The Early Bird "Jenny" is approximately a 2/3 version
of the Curtiss JN4-D World ar I Trainer that took part in many
firsts in American aviation history (first combat aircraft, first
mail airplane, etc). Of course she is probably best known as the
favorite airplane of the barn stormers during the 1920's. Though
similar in appearance to the original, the construction of the Early
Bird "Jenny" takes advantage of modern high strength, more durable
materials that also speed the building process.
The fuselage is built of strong aircraft 4130
chromoly steel (a proven construction material with several million
flying hours in aircraft like Cubs, Taylorcraft, etc.). The
wings are built of 6061-T6 aluminum tube spars and pre-stamped
aluminum ribs. Standard 2.7 oz. dacron fabric covers the airplane
using the Canadian Hipec paint system that eliminates time consuming
The paint scheme, of course, is a personal option
(W.W. I trainer, barn stormer, etc.) and is a lot of fun to plan.
The wheels (used motorcycle or new wheels from Loehle Aircraft) make
for easy ground handling with their built-in brakes, yet they look
like the old, original wheels.
The airframe is capable of using a number of
different two or 4 stroke engines in the 130-150 lb., 45-65 HP
range. The original 46HP Rotax 503 SC in the prototype did a
reasonable job of hauling two average sized people here in Colorado
at over 5000 feet and burned about 3 1/2 GPH - that engine never
missed a lick in over 300 hours (and it is now flying in another
If you are really on a budget, there are some good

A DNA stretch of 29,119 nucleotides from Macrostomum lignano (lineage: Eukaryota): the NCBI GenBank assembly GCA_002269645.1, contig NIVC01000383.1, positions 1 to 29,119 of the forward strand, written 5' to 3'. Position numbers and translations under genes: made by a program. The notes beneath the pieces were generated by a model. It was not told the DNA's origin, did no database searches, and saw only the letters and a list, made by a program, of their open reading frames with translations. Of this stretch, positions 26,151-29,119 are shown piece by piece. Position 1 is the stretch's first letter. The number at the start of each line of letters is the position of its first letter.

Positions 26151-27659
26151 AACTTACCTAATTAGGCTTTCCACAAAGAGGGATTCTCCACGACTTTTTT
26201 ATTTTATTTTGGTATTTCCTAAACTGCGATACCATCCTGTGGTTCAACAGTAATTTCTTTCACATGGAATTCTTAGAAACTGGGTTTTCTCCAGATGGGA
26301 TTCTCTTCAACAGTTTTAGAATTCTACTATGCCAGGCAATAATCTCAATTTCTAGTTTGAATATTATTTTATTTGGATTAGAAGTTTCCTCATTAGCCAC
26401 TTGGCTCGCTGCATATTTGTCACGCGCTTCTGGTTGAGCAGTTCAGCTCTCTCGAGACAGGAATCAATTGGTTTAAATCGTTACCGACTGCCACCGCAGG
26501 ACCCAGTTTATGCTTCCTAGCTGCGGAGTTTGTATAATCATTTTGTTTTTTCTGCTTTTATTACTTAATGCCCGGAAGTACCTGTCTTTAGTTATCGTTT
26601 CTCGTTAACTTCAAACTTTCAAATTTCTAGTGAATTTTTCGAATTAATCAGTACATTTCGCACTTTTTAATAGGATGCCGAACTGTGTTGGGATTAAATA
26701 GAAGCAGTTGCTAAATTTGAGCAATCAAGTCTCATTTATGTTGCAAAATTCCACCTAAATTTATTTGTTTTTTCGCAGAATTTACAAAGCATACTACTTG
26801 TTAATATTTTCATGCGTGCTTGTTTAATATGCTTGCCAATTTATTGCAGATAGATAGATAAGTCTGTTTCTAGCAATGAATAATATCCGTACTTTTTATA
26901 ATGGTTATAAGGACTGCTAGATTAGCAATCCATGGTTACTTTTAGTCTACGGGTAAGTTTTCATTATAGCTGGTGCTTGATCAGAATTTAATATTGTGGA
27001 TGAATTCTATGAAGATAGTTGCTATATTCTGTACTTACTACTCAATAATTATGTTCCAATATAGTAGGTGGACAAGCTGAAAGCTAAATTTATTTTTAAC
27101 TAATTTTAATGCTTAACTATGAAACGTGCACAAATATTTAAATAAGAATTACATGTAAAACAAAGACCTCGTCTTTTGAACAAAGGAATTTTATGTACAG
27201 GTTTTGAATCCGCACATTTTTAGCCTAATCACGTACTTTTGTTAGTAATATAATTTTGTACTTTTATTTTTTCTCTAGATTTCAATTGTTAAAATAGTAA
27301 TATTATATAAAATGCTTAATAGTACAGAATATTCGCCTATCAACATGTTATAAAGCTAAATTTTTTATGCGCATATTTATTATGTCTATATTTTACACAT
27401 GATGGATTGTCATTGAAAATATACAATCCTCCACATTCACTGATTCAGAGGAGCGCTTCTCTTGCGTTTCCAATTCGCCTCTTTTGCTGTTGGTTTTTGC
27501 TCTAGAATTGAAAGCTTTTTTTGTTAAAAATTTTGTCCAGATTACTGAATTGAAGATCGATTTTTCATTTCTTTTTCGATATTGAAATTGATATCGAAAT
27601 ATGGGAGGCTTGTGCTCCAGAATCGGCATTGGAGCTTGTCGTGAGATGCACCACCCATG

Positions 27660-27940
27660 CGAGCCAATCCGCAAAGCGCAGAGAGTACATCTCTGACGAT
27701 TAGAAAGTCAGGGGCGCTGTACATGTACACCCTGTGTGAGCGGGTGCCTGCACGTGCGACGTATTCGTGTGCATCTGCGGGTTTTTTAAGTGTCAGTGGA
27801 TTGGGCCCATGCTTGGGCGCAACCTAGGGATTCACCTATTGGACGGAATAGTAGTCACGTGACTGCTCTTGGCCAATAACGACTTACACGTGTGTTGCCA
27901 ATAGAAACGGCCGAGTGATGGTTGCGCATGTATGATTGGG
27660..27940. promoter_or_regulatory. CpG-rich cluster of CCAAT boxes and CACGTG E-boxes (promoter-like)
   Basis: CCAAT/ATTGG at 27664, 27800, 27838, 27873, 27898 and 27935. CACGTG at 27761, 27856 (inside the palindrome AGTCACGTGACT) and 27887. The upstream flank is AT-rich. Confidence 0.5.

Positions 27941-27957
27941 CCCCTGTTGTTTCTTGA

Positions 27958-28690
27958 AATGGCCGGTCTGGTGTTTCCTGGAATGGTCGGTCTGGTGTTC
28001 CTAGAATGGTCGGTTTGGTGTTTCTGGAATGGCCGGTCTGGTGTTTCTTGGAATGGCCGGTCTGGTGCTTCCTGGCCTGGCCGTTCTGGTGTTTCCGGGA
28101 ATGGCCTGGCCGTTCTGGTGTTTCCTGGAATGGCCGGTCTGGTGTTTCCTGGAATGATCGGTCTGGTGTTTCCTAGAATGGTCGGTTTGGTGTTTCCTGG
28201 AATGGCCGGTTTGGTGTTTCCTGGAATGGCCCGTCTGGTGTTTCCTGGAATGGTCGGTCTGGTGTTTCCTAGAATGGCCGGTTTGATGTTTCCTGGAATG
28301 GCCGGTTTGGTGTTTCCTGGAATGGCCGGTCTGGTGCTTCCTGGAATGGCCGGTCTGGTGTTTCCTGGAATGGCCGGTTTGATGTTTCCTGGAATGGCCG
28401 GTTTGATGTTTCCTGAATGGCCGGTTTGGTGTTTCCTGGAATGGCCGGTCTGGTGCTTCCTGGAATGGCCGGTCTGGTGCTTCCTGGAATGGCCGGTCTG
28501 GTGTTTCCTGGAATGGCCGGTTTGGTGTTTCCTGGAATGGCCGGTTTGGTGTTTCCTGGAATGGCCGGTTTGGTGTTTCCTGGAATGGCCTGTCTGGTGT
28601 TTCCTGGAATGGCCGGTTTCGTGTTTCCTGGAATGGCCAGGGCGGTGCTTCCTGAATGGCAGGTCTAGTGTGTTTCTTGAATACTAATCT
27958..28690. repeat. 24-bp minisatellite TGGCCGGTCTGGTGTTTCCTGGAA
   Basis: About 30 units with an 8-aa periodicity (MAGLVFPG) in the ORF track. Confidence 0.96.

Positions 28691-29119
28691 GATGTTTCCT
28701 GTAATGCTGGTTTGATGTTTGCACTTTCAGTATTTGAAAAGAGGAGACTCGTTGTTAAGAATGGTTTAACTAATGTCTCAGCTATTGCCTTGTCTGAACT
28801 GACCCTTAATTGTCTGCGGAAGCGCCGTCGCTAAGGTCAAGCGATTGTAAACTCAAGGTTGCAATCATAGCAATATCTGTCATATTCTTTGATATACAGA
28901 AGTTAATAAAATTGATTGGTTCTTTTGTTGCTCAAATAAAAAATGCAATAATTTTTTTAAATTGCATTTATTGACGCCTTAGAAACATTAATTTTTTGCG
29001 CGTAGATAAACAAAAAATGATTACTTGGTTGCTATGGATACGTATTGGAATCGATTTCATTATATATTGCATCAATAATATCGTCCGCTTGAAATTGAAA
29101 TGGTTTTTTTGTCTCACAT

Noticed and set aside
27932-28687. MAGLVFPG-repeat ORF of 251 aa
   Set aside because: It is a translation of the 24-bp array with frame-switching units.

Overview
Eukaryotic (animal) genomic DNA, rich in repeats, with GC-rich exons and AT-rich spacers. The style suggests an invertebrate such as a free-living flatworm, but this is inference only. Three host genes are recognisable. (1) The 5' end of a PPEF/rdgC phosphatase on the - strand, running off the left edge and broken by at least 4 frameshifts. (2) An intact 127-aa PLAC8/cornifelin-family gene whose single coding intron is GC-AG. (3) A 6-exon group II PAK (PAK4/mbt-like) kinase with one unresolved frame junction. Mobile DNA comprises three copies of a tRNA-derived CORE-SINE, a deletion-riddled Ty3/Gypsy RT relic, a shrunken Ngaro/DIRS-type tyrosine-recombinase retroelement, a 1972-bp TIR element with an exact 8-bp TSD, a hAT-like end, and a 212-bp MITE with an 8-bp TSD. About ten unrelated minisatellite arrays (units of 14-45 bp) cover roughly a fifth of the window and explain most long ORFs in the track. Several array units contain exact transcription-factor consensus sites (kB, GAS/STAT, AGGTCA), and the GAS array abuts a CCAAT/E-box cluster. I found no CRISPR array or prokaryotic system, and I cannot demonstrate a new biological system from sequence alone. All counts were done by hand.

used engines out there for as little as $500 that will keep your
total cost down to about $5000 ready to fly. On the other hand, a
new dual ignition 65HP, water cooled Rotax 582 has a great power to
weight ratio. If you want lower fuel consumption (without mixing
oil!), and better sound you might want to try a 4-stroke engine in
the right power and weight range.
A Rotax 912 is the right size and weight. The Geo
Metro may be an option for those willing to take on an engine
project. A 60 HP Franklin or some of the newer, lighter weight
aircraft engines may work well for those wanting an off the shelf
The empty weight can be kept down to about 420
lbs. if you use a two stroke engine of about 100 - 125 lbs. with
electric start, battery, prop, etc and the optional aluminum frame
rudder and elevator to give you a full 380 lbs. of useful load.
That equates to about a 200-foot take-off roll at sea level (100
foot or less single seat! ). Due to her large wing area, you also
have a very good angle of climb for those short fields with 50 foot
obstacles all around.
The empty weight will be about 450 lbs. with a
four stroke engine and slight airframe modifications can give you
full gross weight of 900 lbs. Slow flying where nothing happens very
fast is one of the great joys of flying your 2/3 "Jenny"! Like the
great old biplanes of the past, you have a bit more time to react
compared to the hot, short-coupled designs of today.
Her three axis
flight characteristics are pretty well described as "Cub-loke" with
a fair amount of rudder available and about a three and a half to
four seconds 45 deg - 45 deg roll rate. I've flown her for as long
as 45 minutes without touching the stick (something that you
couldn't do with an original "Jenny").
Although her flight speeds are similar to the original, she has a
better climb performance due to the improved power to weight ratio.
A good climb out and approach speed is in the 45-50 MPH area with
about 70 MPH straight and level full throttle and 60-65 MPH at
cruise (q 65 HP engine will do a bit better, of course).
loves little grass fields and, as mentioned before, she is quite
capable of short take-offs and landings. With a roller blade wheel sttached to the tail skid you can happily land and taxi on modern,
larger hard surface airports but be ready to deal with a lot of
attention and interest in your unique litle "Jenny" - Boy does she
bring out the smiles on people's faces!
36570 Hidden River Rd.
Hinkley, CA 92347
The above courtesy of